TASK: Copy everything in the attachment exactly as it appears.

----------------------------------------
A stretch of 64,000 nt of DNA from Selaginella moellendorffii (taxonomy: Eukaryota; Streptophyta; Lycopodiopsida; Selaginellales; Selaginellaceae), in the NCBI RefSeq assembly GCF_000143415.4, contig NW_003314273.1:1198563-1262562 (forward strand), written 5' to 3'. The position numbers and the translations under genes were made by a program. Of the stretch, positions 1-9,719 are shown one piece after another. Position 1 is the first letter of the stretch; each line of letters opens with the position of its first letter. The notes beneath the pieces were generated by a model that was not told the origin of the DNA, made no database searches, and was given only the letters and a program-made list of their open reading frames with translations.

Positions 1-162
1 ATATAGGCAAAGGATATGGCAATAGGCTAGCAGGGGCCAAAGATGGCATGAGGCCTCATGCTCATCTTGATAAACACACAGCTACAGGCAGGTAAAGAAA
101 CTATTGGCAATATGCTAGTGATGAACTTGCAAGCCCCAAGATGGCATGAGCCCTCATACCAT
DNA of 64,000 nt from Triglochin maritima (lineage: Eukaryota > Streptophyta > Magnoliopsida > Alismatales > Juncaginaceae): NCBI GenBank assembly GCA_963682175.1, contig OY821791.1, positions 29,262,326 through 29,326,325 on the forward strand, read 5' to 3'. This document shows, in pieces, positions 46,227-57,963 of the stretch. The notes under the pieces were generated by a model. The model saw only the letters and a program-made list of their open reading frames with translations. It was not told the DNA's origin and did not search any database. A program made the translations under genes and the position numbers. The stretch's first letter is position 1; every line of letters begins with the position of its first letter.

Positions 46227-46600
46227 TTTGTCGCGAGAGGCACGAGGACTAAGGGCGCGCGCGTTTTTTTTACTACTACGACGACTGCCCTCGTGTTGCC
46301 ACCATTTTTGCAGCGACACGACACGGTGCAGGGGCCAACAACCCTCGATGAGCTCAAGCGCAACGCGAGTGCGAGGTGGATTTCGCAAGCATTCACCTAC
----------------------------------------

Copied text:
A stretch of 64,000 nt of DNA from Selaginella moellendorffii (taxonomy: Eukaryota; Streptophyta; Lycopodiopsida; Selaginellales; Selaginellaceae), in the NCBI RefSeq assembly GCF_000143415.4, contig NW_003314273.1:1198563-1262562 (forward strand), written 5' to 3'. The position numbers and the translations under genes were made by a program. Of the stretch, positions 1-9,719 are shown one piece after another. Position 1 is the first letter of the stretch; each line of letters opens with the position of its first letter. The notes beneath the pieces were generated by a model that was not told the origin of the DNA, made no database searches, and was given only the letters and a program-made list of their open reading frames with translations.

Positions 1-162
1 ATATAGGCAAAGGATATGGCAATAGGCTAGCAGGGGCCAAAGATGGCATGAGGCCTCATGCTCATCTTGATAAACACACAGCTACAGGCAGGTAAAGAAA
101 CTATTGGCAATATGCTAGTGATGAACTTGCAAGCCCCAAGATGGCATGAGCCCTCATACCAT
DNA of 64,000 nt from Triglochin maritima (lineage: Eukaryota > Streptophyta > Magnoliopsida > Alismatales > Juncaginaceae): NCBI GenBank assembly GCA_963682175.1, contig OY821791.1, positions 29,262,326 through 29,326,325 on the forward strand, read 5' to 3'. This document shows, in pieces, positions 46,227-57,963 of the stretch. The notes under the pieces were generated by a model. The model saw only the letters and a program-made list of their open reading frames with translations. It was not told the DNA's origin and did not search any database. A program made the translations under genes and the position numbers. The stretch's first letter is position 1; every line of letters begins with the position of its first letter.

Positions 46227-46600
46227 TTTGTCGCGAGAGGCACGAGGACTAAGGGCGCGCGCGTTTTTTTTACTACTACGACGACTGCCCTCGTGTTGCC
46301 ACCATTTTTGCAGCGACACGACACGGTGCAGGGGCCAACAACCCTCGATGAGCTCAAGCGCAACGCGAGTGCGAGGTGGATTTCGCAAGCATTCACCTAC